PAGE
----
One of the things I’ve always loved about Lemmy’s songwriting is how it uses conventional lines like “I can’t believe it’s true” amidst the dirtiest themes. I can’t really explain how that’s hilarious, only that it is.

Then a vibroslap brings us into the next song, “Shoot You In The Back“, a quick song about being in a Western movie, with an underlying cautionary message of living on pride, which is actually a big theme for this particular album. Certainly Motörhead is not a band of ego, they’re just there to rock.

In fact, the next song “Live To Win” is a really great loser’s motivational anthem:

You mustn’t shout it out loud,
Don’t create a scene,
It’s no good being proud
That only feeds the scheme,
Break down the wall,
Live it up it’s their time to fall,
Anarchy is coming in,
If you know we Live To Win

Which is a really inspirational message of hope to those of us dragged down by the system. One may also refer to the bizarre but hilarious movie Eat The Rich, which stars a few of the guys from The Young Ones and Lemmy himself.

Now that we’ve gotten the fighting and shooting all done, it’s time for some lovin’, in a way only Lemmy can really convey with the next song, “Fast And Loose“:

Two o’ clock in the morning baby
I know it’s late, I know it’s late
I’m dark and I like the night
And I can make you feel alright

I’ve been around for quite a while
And I’ve learned how I can make you smile
I know you won’t refuse
You know I’m Fast And Loose

How any lady could resist such a romantic plea? At the very least, he seems fairly sincere.

We then move on to another type of ballad, a tribute to the dirtiest and lowliest bunch in music, “(We Are) The Road Crew“, which is an all-too-honest tribute to life on the road in general.

Just in case you felt that song was a bit slow, however, the next track, “Fire, Fire” brings it right back up. The lyrics aren’t without their charm of course:

Fire, Fire! Holocaust
Fire, Fire! Given up for lost
Fire, Fire! Strike one, strike two
Fire, Fire! I’m a match for you

Who says there isn’t perfection in songwriting? Really you may be thinking at this point that Lemmy is quite the maniac with the ladies, and you’re probably right, particularly with the younger class of ladies, as evidenced in the next song, “Jailbait“, about which the less said, the better.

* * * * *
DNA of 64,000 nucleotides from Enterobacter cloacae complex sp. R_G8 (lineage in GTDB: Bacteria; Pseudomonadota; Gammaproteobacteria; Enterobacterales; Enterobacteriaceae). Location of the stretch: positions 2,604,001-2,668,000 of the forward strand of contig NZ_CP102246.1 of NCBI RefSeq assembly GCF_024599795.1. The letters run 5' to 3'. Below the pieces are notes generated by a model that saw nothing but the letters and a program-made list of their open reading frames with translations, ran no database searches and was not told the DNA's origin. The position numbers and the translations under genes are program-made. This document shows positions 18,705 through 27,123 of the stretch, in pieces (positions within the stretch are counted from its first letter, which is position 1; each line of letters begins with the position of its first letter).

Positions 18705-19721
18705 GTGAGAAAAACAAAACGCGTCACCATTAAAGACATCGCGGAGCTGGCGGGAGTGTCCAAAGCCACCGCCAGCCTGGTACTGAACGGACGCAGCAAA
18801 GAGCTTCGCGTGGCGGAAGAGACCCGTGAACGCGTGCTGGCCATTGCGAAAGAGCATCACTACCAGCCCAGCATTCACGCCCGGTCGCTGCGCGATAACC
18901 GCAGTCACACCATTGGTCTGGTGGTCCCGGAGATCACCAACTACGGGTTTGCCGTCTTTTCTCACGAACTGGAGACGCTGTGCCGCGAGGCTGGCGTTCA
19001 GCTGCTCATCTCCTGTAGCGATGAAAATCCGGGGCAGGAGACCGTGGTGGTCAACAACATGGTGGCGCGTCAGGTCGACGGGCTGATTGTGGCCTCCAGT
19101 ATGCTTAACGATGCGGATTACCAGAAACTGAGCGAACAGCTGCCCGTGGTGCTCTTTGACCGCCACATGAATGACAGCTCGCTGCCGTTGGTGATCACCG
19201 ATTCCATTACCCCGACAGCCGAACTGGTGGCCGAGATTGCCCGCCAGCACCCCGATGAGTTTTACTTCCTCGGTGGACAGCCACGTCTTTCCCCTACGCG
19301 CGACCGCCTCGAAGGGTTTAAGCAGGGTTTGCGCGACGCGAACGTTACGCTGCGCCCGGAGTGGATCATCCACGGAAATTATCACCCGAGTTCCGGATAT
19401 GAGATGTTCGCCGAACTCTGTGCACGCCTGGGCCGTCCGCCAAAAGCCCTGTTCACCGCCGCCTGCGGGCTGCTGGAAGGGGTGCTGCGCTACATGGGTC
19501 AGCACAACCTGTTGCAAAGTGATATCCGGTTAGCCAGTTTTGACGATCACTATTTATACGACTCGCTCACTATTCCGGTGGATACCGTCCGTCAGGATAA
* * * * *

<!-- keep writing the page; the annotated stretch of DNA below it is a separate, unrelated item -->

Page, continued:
The song “Dance” is a slightly less distorted song, I suppose for the old people. It’s got more of a blues/swing style of hard rock than the previous songs, but by the chorus you realize that it’s still the same Motörhead, they’re just showing a brief bit of variety, which isn’t really the name of the game with Ace Of Spades, which is probably why it’s at the back of the album.

The very best song, at least lyrically, is “Bite The Bullet“, which is the very best breakup song I have ever heard where the writer of the song is the antagonist to the breakup:

Stepping out, I’m leaving here,
No use crying, crying in my beer,
Enough’s enough, believe it’s true,
Bite The Bullet, I’m leaving you
Said goodbye, I left a note,
But I don’t remember, just what I wrote,
The same old words, to say we’re through,
Bite The Bullet, I’m leaving you
So that’s the way it always ends,
Get sympathy from all your friends,
Seems there’s nothing, nothing else to do,
Bite The Bullet, I’m leaving you

That’s not an excerpt, that’s the entire song. The whole thing is about 1:38 in length, which is quite possibly the fastest breakup song in existence. I really wish I had time to research that one to find out if there’s anything quicker. Oh well.

The penultimate track to Ace Of Spades is “The Chase Is Better Than The Catch“, which is the slow-song of the album. It’s really quite tender, compared to the rest of the album, and you can tell with lines like these:

I like a little innocent bitch
You know I ain’t just screwing

The last and final song on the album, as I mentioned before, is “The Hammer“, which is a song about justice. Justice brought… with a hammer.

And I am now out of time, so I had better get before the hammer makes me die. I will probably have to listen to this album again to give me the shot of adrenaline I need to get to work that much faster. Until then, rock on!

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Gentle Giant – Gentle Giant

I decided, based on a friend’s advice, to tackle writing about my favorite band as a once-a-month thing. It works out, you see, Gentle Giant put out 12 albums, and there are 12 months in the year. I decided that “roughly the middle” is a good time of month to write these articles, so the 15th is now known as Gentle Giant Day, and what a lovely day!

Wow a forehead bigger than my own!